Skip to main content Skip to search Skip to search results

Carter, Gwendolen Margaret, 1906-1991

 Person

Dates

  • Existence: 1906-1991

Born in Hamilton, Ontario, on July 17, 1906, Gwendolen Margaret Carter was the daughter of Charles Carter, a physician, and Nora Ambrose Carter. After she completed a B.A. in history at the University of Toronto in 1929, she attended Oxford. There she received a B.A. in 1931 and, after teaching at McMaster University in Hamilton, Ontario, from 1932 until 1935, an M.A. in 1935.

Carter came to the United States to do graduate work at Radcliffe, where she earned an M.A. (1936) and a Ph.D. (1938), both in political science. She held instructorships at Wellesley and Tufts Colleges before being appointed assistant professor at Smith College in 1943. Smith promoted her to associate professor in 1947 and professor in 1951 and then named her Sophia Smith Professor in 1961. In 1964, Carter was appointed Melville J. Herskovits Professor of African Affairs and Director of the Program of African Studies at Northwestern University, a position she held for a decade.

Carter's early work concentrated on European governments; after doing her dissertation on aspects of the League of Nations, her first book, published in 1947, was The British Commonwealth and International Security. Major Foreign Powers, a text she co-authored with John Herz, has been through several editions. While working on a study of the British Commonwealth after the war, Carter first visited Africa in 1948.

Her scholarly interests immediately turned to that continent, and she returned to South Africa for a yearlong study in 1952. Succeeding trips resulted in a number of publications concerning African affairs, including The Politics of Inequality: South Africa Since 1948 (1958); Independence for Africa (1960); South Africa's Transkei: The Politics of Domestic Colonialism (1967); and Which Way is South Africa Going? (1980). She edited several works about Africa, including the four-volume From Protest to Challenge: A Documentary History of African Politics in South Africa 1882-1964 (1972-1977).

In addition to receiving Ford and Rockefeller Foundation grants for her work, Carter served on the advisory council of the African Bureau of the Department of State (1862-1967), was a State Department lecturer in Africa in 1966, and directed an Office of Education seminar for American teachers in Africa in 1967. She was active in professional activities, serving as president of the African Studies Association (1958-1959), vice-president of the American Political Science Association (1963-1964), president of the New England Political Science Association (1959-1960), and trustee of the African American Institute (1964). She also served on various boards and committees of these and other organizations.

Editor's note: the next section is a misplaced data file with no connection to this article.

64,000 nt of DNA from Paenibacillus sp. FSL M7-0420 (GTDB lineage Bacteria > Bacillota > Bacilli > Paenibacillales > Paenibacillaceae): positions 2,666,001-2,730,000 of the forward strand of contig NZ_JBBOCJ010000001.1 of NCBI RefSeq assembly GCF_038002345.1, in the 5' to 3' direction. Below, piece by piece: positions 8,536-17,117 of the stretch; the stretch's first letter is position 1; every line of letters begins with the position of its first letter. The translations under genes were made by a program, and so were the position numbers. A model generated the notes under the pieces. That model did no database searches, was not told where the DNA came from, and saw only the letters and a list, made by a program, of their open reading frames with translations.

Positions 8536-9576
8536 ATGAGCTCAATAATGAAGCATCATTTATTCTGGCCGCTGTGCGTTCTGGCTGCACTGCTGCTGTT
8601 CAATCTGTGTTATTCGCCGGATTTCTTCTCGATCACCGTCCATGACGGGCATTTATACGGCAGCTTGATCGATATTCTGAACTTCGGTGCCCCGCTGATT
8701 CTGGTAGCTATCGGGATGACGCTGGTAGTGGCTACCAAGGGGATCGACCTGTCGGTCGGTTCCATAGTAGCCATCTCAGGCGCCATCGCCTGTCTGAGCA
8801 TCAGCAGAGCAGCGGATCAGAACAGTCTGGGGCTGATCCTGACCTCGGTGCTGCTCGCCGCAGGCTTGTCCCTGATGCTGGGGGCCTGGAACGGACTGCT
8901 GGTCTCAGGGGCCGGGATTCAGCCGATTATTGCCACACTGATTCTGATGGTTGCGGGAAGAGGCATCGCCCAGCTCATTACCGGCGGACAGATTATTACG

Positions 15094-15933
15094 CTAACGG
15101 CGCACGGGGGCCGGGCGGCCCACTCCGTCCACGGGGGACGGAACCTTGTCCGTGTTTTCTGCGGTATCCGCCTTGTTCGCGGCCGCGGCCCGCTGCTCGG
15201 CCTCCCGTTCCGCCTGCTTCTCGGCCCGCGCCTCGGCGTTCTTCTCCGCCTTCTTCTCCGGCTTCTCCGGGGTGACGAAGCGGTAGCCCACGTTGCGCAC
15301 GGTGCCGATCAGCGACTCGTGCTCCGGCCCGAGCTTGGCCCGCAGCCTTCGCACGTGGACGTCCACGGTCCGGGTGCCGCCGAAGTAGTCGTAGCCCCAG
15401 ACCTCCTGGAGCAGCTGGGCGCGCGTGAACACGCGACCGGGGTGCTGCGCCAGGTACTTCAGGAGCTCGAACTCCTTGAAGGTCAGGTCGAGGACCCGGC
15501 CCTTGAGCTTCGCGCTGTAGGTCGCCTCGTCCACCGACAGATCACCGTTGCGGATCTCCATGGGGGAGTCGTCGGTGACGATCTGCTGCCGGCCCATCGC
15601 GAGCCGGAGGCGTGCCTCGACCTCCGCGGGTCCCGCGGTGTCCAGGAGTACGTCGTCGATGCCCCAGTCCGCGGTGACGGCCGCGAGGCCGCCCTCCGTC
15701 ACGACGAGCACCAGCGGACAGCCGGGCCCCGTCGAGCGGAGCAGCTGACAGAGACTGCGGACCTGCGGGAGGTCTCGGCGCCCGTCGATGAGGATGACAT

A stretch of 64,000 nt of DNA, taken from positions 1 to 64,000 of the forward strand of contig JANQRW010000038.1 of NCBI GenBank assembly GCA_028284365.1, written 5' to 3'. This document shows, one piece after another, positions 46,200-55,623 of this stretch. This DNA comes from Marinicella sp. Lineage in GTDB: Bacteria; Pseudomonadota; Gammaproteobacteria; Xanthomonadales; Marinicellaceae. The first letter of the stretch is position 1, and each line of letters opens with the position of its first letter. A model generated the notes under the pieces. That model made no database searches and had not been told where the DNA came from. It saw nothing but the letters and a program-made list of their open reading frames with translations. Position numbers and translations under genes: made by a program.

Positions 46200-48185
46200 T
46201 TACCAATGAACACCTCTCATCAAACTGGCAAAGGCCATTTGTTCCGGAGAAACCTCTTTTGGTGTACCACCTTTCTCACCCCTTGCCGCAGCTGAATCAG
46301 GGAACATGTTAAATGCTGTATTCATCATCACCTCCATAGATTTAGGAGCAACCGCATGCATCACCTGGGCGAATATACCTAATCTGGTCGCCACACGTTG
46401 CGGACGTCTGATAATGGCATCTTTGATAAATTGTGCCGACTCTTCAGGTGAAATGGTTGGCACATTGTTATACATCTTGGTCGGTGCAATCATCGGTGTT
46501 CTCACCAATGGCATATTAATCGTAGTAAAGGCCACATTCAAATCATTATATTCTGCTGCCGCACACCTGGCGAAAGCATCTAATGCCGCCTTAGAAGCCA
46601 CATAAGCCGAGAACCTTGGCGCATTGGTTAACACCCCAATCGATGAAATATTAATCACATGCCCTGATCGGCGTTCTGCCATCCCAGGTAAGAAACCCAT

Carter's awards and honors began in 1935, when she received the George V Medal for Public Service. She also received an achievement award from the American Association of University Women and a medal for distinguished achievement from Radcliffe College, both in 1962, and was named a fellow of the American Academy of Sciences in 1965. She was granted honorary degrees by Wheaton College (1962); Russell Sage College (1963); Western College for Women (1964); Goucher College (1964); Carleton University (1965); McMaster College (1966); Boston University (1966); the University of Toronto (1970); Northwestern University (1977); Smith College (1979); and Stetson University (1981).

After retiring from Northwestern in 1974, Carter (who became a naturalized American citizen in 1948) taught part-time at Indiana University. She was active as a traveler and a scholar until her death in 1990.

Found in 2 Collections and/or Records:

Gwendolen M. Carter, (1906-1990) Papers

 Collection
Identifier: 35/10
Abstract The Gwendolen M. Carter Papers chronicle Carter's career as a political scientist and Africanist from the 1930's through the 1970's (a small amount of earlier material is also included.) The bulk of the collection dates from approximately 1960 through approximately 1975. Carter's South African research interests and her activities as director of Northwestern University's Program of African Studies are especially well documented. The collection is divided into eight sections: Personal Papers;...

Program of African Studies Records

 Collection
Identifier: 35/13
Abstract Northwestern University's Program of African Studies, founded in 1948, was the first program on Africa in the nation and the first multidisciplinary program at Northwestern. Developed by anthropologist Melville J. Herskovits to train a corps of scholars maintaining African interests across disciplinary lines, the Program grew to include core and associated faculty from such diverse disciplines as African-American studies, art history, history and literature of religions, law, management,...